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Senators Take First Step In Removing O'Neill From Supreme Court, But House Likely Won't Vote On It

Karen Kasler
Senate President Larry Obhof (R-Medina) takes questions from reporters after session.

State Senators have taken the first step toward removing Ohio Supreme Court justice Bill O’Neill, who has announced he’s a Democratic candidate for governor and has picked a running mate but hasn’t officially filed paperwork to run. But the move seems to be at a dead stop in the legislature for now.

In October, Justice Bill O’Neill made a formal announcement in his hometown of Chagrin Falls, saying he would be a candidate for governor. Since that announcement, he’s selected a running mate but hasn’t filed his official paperwork to run. But he has turned in his resignation to Gov. John Kasich, who will pick his replacement. For weeks, there had been talk that lawmakers would try to remove him from the bench, but when O’Neill said he would resign on January 26, some thought that was the end of it. But Senate President Larry Obhof (R-Medina) said it’s still important. He spoke on the Senate floor about the resolution himself, saying O’Neill needs to be summoned to appear before state lawmakers who want to ask him about a Facebook post about his sex life, and about his campaign. “There is a bipartisan understanding throughout the state of Ohio that this type of candidacy and this type of behavior from a sitting justice is not acceptable.”

The leader of the Senate’s Democrats, Kenny Yuko (D-Richmond Heights), said the whole point of the resolution is moot, since O’Neill says he’ll be off the bench January 26. “If we were to pass something today and get it to him tomorrow, he would have 10 days to respond. He’s leaving us in eight days. He’s leaving us in eight days.”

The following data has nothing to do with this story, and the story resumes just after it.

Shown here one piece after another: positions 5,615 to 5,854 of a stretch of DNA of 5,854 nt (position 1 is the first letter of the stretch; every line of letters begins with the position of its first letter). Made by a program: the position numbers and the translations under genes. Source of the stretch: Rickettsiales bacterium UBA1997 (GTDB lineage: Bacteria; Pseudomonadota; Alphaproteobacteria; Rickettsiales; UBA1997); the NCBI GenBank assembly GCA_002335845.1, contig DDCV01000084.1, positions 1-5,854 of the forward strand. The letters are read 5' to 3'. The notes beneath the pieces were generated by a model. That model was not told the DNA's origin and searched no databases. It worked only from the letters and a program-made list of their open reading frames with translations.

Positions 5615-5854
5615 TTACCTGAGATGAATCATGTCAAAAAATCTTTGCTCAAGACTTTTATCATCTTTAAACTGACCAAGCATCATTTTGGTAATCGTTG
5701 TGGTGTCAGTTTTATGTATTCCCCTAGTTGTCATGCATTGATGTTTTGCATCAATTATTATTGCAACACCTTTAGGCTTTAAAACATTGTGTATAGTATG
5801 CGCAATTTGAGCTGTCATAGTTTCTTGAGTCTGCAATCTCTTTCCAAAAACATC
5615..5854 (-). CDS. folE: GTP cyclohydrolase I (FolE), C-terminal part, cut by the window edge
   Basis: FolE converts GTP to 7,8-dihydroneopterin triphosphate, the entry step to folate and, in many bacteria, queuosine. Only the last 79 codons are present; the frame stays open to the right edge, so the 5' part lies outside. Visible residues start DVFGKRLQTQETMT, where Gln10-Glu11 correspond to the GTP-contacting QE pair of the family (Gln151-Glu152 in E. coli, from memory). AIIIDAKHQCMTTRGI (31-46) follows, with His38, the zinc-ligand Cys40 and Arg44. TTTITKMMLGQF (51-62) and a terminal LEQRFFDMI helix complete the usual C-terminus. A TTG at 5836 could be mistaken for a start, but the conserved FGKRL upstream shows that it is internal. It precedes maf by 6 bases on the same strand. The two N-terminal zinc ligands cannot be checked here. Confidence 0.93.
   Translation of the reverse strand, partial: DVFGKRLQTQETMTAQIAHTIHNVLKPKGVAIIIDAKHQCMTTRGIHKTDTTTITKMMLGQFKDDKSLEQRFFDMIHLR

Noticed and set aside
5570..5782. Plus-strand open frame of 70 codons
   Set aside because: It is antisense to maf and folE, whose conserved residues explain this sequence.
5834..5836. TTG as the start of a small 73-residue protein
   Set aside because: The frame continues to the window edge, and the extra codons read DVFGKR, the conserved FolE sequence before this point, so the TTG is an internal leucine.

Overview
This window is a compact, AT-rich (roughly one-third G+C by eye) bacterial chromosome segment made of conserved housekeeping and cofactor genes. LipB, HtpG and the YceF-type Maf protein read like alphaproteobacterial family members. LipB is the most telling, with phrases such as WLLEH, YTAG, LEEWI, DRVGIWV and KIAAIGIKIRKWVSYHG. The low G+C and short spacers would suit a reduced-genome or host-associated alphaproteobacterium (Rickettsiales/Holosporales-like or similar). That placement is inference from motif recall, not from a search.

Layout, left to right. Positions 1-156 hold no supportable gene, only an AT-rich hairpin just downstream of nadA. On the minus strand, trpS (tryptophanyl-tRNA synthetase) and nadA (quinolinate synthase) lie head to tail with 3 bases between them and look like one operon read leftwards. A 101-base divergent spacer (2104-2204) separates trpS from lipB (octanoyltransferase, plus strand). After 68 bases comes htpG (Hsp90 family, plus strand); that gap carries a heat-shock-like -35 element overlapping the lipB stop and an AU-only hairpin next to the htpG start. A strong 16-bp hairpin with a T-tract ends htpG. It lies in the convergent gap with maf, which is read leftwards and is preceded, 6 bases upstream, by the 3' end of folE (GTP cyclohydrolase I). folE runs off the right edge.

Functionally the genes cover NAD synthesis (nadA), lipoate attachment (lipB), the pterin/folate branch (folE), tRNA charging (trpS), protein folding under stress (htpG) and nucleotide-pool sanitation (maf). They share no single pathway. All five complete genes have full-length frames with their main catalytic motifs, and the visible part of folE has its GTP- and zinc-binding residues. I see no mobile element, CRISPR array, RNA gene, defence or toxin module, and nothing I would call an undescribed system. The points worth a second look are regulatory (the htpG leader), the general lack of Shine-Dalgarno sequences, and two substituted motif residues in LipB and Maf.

But Bill Coley (R-Liberty Township) said that the vote was necessary because O’Neill is staying on the bench "because of some disturbed reason".  He added: “We need to make sure that this justice leaves office and pursues his political ambitions whichever way he does decide to pursue those, but that he does not remain a member of the Court and prejudice the fair and equitable branch of government that the judiciary has a reputation of becoming. The litigants of Ohio deserve better,” Coley said.

Sen. Michael Skindell (D-Lakewood) opposed the resolution, saying that the ban on judges running for partisan office is a rule adopted by the courts – a separate branch of government. “We are trumping – this resolution here is trumping the judicial process and it’s my understanding that Chief Justice Maureen O’Connor is looking into the matter. Let this issue be dealt with by the judicial process because it is their role, not a role of the Ohio General Assembly," Skindell said.

Joe Schiavoni (D-Boardman) will face O’Neill in the primary, and has called for O’Neill to resign. He said on the floor that he questions the timing of this resolution, but he supports it. “I feel like there are some politics played here today because he’s already agreed to resign. But when you have to vote yes or no, I would choose to vote yes today because I don’t want judges running for office from the bench.”

Matt Huffman (R-Lima) noted that this resolution was not an impeachment of a sitting justice, but a specific provision of the law directed at state legislators. “And essentially gives the legislature the authority to remove judges because the legislature thinks it’s the right thing to do. Now that’s a pretty big hammer, and that’s why you have to have two-thirds of each house to do it.”

In the end, all Senate Republicans voted yes. Schiavoni was the only Democrat who supported it. But the idea is apparently stopped for now. For it to proceed, the House would have to pass it too, and Republican Speaker Cliff Rosenberger says he has no plans to take it up.

Contact Karen at 614-578-6375 or at
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